It seems like an eternity since Major League Baseball finally got around to admitting it had a problem of the performance enhancing variety, but in reality it has barely been a half a decade.
Players once thought to be first-ballot Hall of Famers are struggling to garner more than a pittance of support from sports writers and fans alike as the sport carries on the best it can.
Attendance remains high—despite an ongoing quasi-recession—television revenue is streaming in and it appears that many of the measures taken by commissioner Bud Selig and his merry band of nitwits salvaged what little dignity this great sport had left in the wake of all that ugliness.
But alas, as always, looks can be deceiving.
I, for one, was more than a little bit surprised when MLB decided to include a ban on stimulants in its new drug program a few years back.
Now the use of uppers is neither new nor surprising in the baseball world, going back as far as the days of Willie Mays players have been using some form or another to endure the grueling demands of the 162-game season.
While steroids, and their artificial augmentation of baseball’s favorite play, the longball, have received most of the mainstream media coverage, anyone who really knows two shits about baseball recognizes that “greenies” have always been a much more pervasive part of the game.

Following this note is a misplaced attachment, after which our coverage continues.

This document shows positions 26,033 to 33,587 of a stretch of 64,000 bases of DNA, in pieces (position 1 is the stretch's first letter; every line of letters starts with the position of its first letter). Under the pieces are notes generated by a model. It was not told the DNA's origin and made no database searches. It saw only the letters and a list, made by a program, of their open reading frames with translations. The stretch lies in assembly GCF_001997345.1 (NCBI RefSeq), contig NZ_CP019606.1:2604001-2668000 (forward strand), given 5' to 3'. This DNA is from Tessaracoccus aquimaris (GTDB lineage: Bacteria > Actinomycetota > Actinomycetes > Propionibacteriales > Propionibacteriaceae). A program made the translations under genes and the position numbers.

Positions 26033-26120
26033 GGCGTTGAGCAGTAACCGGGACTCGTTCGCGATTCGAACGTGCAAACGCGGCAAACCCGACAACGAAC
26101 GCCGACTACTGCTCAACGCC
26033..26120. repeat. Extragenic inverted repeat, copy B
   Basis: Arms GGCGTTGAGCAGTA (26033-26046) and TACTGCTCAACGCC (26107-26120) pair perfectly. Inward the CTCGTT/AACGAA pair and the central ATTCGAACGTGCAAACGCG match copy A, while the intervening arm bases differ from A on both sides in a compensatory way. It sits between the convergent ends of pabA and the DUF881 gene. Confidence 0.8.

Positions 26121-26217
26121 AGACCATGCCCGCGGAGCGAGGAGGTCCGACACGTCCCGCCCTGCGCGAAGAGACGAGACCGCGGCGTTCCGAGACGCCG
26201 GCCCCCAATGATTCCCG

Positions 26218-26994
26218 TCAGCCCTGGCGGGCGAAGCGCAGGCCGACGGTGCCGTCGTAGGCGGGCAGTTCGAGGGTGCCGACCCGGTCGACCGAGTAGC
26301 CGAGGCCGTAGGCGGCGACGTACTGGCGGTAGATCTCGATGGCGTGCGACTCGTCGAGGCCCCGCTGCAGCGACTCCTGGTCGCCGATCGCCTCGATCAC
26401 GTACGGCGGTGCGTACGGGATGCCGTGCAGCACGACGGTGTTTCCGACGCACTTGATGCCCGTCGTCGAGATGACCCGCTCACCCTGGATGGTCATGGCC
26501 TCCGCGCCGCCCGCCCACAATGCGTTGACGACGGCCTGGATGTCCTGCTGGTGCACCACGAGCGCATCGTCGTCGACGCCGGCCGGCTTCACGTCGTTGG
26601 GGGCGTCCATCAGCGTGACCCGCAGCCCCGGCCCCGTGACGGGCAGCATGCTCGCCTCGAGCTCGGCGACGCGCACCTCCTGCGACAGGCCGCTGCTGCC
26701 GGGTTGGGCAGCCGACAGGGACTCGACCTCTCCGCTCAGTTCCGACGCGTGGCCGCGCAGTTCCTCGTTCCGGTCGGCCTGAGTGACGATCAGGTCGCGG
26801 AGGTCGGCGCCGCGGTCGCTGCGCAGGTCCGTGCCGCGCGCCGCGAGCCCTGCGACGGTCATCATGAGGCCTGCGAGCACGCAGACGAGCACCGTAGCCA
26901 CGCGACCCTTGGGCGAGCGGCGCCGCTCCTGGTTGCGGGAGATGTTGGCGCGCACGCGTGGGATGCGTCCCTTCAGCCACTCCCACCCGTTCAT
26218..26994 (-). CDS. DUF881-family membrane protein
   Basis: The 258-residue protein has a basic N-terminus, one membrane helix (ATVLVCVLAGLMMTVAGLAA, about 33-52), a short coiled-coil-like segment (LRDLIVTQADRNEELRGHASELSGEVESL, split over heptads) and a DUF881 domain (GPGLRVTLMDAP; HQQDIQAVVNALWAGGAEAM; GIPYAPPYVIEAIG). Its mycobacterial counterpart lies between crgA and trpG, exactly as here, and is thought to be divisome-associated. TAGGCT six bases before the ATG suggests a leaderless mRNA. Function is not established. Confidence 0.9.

Countless stories of large Ronald Reagan-esque like jars filled with amphetamines (as opposed to Ronnie’s trademark jellybeans) and pots of coffee labeled “extra-caffeinated” could be found without much effort at all.
A baseball season is a long & grueling one, after all. 162 games, packed into about 180 days, taking players, coaches and fans through a hot and humid summer can wear down even the best of men. So for decades players have turned to “artificial means” to carry them through the dog days of summer.
I told more than one friend that it would be interesting to see who “faded down the stretch” and chuckled at the sudden emergence of energy drinks as sponsors for the big league clubs.
But I never could have imagined the thing that would catch my eye exactly one year later…and every year since.
When the league banned these drugs, an amazing thing happened. The number of players claiming and obtaining “therapeutic use” exemptions for stimulants nearly quadrupled from 28 to 103.
“Therapeutic use” means you can justifiably use the drug because you need it for a medical condition. If you didn’t have the condition, you’d just be a normal pro baseball player, and the attention-focusing benefits of Ritalin would be a form of “enhancement,” i.e., cheating.
Before the ban only 28 players had “therapeutic use exemptions” allowing them to take drugs such as Ritalin or Adderall. Twenty-eight. Then somehow magically that number jumps to over 100 as soon as the ban kicks in?
Color me suspicious but do they really think we are that dumb?